soils mass movements and soil conservation n.
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Soils, Mass movements, and soil conservation

Soils, Mass movements, and soil conservation

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Soils, Mass movements, and soil conservation

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  1. Soils, Mass movements, and soil conservation From a half-sick Mr. Lewis

  2. Soils • Soils are a result of weathering • Without soil there could be no life on land • Soil is made of loose, weathered rock, and organic material with which plants can grow • The rock material in soil contains three noticeable parts: SAND, CLAY, and SILT

  3. Soil • The material from which a soil is formed is called Parent Material • Often this is the bedrock beneath the soil • Soil that has bedrock as its parent material is called Residual Soil • Soils formed from materials left by wind, rivers, and glaciers are called transported soils

  4. Soil • Soil Profile – the cross section of earth exposed by digging through layers of soil. • In most mature soils there are three zones (horizons): • A-horizon is topsoil, it’s gray to black and has organic material (humus) from decayed plant and animal tissue

  5. Soil • B-horizon begins with subsoil. Much of the clay in the topsoil has washed into the subsoil. It’s usually red or brown from iron oxides • C-horizon is made of slightly weathered parent material such as rock fragments. Near the bottom they sit on unweathered bedrock

  6. Soil Types and Climates • The most important factor affecting soil is climate • A tropical soil forms in the areas that have constant high temperature and heavy rainfall • Warm, wet conditions speed up the chemical weathering and soil forms quickly • The soil profile may be more than three metres thick • Frequent heavy rains wash nutrients out of the soil, making tropical soils relatively infertile

  7. Soil Types and Climates • Grassland soils form in areas that receive enough rainfall for heavy grass, but not enough for trees. • The soil profile is usually less than a metre thick • The A-horizon is black or deep-brown • Grassland soils are very rich in organic matter and are very fertile soils

  8. Soil Types and Climates • Forest soils form in humid regions that have cool seasons and forests of hardwood and evergreen trees. • They have well developed A, B, and C-horizons. • The soil profile is usually less than a metre in total thickness. • Not very fertile.

  9. Soil Types and Climates • Desert soils form in very dry climates. • Profiles are seldom more than a few centimetres from top to bottom. • Nutrients are not washed away from the soil, and can be very fertile when watered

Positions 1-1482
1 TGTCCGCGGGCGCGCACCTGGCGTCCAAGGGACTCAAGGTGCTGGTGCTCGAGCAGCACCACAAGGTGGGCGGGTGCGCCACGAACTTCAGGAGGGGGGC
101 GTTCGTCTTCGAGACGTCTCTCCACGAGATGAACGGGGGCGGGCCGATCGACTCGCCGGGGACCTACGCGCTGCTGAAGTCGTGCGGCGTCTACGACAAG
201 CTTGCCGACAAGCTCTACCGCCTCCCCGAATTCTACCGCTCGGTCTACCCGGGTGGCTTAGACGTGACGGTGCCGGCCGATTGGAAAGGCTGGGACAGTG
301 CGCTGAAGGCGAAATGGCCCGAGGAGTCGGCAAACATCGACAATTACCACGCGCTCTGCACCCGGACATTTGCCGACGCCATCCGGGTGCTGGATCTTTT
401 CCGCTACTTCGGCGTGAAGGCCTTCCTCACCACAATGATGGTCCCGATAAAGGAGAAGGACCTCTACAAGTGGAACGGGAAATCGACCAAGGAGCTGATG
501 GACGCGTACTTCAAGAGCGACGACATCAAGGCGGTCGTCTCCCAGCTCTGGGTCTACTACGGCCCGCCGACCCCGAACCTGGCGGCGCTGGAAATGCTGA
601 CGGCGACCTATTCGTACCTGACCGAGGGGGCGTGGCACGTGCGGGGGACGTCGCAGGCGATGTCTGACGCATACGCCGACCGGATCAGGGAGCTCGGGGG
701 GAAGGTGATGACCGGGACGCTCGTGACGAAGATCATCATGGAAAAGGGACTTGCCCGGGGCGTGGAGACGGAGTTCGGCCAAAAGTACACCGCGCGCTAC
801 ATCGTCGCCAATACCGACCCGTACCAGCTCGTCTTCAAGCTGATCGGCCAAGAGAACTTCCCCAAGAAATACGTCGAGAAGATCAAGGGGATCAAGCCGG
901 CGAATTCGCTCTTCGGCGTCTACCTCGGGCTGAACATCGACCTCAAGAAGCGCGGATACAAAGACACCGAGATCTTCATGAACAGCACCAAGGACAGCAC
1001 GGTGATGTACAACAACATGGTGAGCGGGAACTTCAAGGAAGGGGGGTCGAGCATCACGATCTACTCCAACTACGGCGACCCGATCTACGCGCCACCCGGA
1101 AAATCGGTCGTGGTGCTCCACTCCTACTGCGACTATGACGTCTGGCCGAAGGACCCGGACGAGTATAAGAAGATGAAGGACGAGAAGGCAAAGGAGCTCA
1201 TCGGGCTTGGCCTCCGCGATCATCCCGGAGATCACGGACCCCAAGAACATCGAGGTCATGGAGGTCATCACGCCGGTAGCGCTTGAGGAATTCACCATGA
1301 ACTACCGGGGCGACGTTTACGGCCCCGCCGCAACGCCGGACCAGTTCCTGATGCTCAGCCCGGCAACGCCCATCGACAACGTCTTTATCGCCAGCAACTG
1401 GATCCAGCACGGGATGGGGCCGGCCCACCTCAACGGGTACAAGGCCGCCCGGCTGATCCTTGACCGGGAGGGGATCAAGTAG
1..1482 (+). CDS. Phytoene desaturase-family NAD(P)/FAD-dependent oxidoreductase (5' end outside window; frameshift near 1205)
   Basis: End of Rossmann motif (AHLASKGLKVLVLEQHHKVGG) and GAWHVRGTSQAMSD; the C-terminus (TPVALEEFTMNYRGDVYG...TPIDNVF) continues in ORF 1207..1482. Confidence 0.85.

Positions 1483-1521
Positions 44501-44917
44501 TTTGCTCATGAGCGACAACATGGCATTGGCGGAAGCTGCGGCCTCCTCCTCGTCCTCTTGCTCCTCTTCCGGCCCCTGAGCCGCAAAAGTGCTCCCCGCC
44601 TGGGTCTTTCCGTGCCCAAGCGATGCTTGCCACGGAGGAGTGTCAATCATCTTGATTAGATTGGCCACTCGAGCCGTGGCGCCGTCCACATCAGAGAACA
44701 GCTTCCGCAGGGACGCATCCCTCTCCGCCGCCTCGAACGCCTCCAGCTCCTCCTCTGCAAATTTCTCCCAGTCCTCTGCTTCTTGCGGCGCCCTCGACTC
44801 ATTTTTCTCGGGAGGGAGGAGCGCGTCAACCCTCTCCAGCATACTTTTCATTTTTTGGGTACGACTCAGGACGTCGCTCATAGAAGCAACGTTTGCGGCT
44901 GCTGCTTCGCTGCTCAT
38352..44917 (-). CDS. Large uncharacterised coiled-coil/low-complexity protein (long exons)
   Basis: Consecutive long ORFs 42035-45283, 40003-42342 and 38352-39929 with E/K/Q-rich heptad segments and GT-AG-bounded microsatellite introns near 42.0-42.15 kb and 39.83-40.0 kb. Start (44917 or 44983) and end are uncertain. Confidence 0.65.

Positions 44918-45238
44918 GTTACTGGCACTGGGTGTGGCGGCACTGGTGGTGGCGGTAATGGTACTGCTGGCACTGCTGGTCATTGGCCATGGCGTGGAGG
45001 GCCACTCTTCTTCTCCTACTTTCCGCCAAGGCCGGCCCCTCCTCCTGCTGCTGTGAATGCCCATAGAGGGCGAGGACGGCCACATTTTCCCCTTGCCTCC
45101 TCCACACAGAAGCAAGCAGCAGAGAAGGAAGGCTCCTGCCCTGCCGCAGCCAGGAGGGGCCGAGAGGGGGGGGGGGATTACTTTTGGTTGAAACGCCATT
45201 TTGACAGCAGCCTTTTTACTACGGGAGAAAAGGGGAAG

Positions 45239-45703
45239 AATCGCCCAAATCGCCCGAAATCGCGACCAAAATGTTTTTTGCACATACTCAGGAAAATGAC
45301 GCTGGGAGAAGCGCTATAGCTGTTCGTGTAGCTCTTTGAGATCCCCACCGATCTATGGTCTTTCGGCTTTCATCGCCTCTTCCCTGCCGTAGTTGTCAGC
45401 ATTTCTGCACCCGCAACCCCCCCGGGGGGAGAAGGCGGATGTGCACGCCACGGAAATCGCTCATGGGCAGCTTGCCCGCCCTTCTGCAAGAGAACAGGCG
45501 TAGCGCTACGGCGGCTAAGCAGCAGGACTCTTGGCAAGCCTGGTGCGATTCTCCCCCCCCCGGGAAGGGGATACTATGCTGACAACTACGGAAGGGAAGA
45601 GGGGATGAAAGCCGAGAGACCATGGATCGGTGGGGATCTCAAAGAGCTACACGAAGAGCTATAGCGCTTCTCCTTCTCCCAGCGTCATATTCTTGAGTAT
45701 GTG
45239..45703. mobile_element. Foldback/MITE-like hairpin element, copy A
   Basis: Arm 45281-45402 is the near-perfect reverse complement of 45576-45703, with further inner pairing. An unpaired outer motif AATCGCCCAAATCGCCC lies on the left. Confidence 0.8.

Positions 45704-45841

10. Soil Types and Climates • Arctic soils form at high elevations and high latitudes. • The surface is poorly drained and boggy. • The bottom layers are constantly frozen (permafrost). • Soil profile is often only a few centimetres thick.

  11. Mass Movement • Wherever the ground slopes, gravity causes soil and rock fragments to fall, slide, or move at very slow speeds to lowerlevels. • These movements are called mass movements; there are several important types: • Creep is a slow, imperceptible downslope movement of the soil. • Talusis a pile of rock fragments at the base of a cliff, and is the result of mass movements near steep slopes

  12. Mass Movement • A landslide is the sudden movement of a mass of bedrock or loose rock down the slope of a hill, mountain, or cliff. • An avalanche is a landslide made from masses of snow, ice, soil, or rock, or mixtures of these materials. • Landslides are likely to occur on steep slopes, especially those caused by erosion or by mining. • Slumpsoccur when small blocks of land tilt and move downhill [this happens commonly to roads which have been cut into mountains (hwy1)]

  13. Mass Movements • A mudflow is the rapid movement of a water-saturated mass of clay and silt. • A mud avalanche is an especially fast and large mudflow, often caused by volcanic eruptions quickly melting glaciers.

  14. Soil Conservation • Soil erosion is the removal of topsoil by the action of running water or wind, it is a serious environmental and economic problem. • Soil erosion can be reduced by a number of methods. • 1. Planting windbreaks,which are belts of trees along the edges of fields. The trees slow the wind and reduce wind erosion.

  15. Soil Conservation • 2. Contour Farming • Crops are planted in rows parallel to land contours. • This prevents water from flowing rapidly downhill and carrying soil with it. • Flattening hill slopes into terraces also slows stream flow and reduces soil erosion.

  16. Soil Conservation • 3. Strip Cropping • A crop that leaves bare ground between rows is alternated with a crop that completely covers the ground. • The no-till method uses the technique of plowing, planting, fertilizing and weed control being done at the same time. • The soil is not disturbed again until harvest.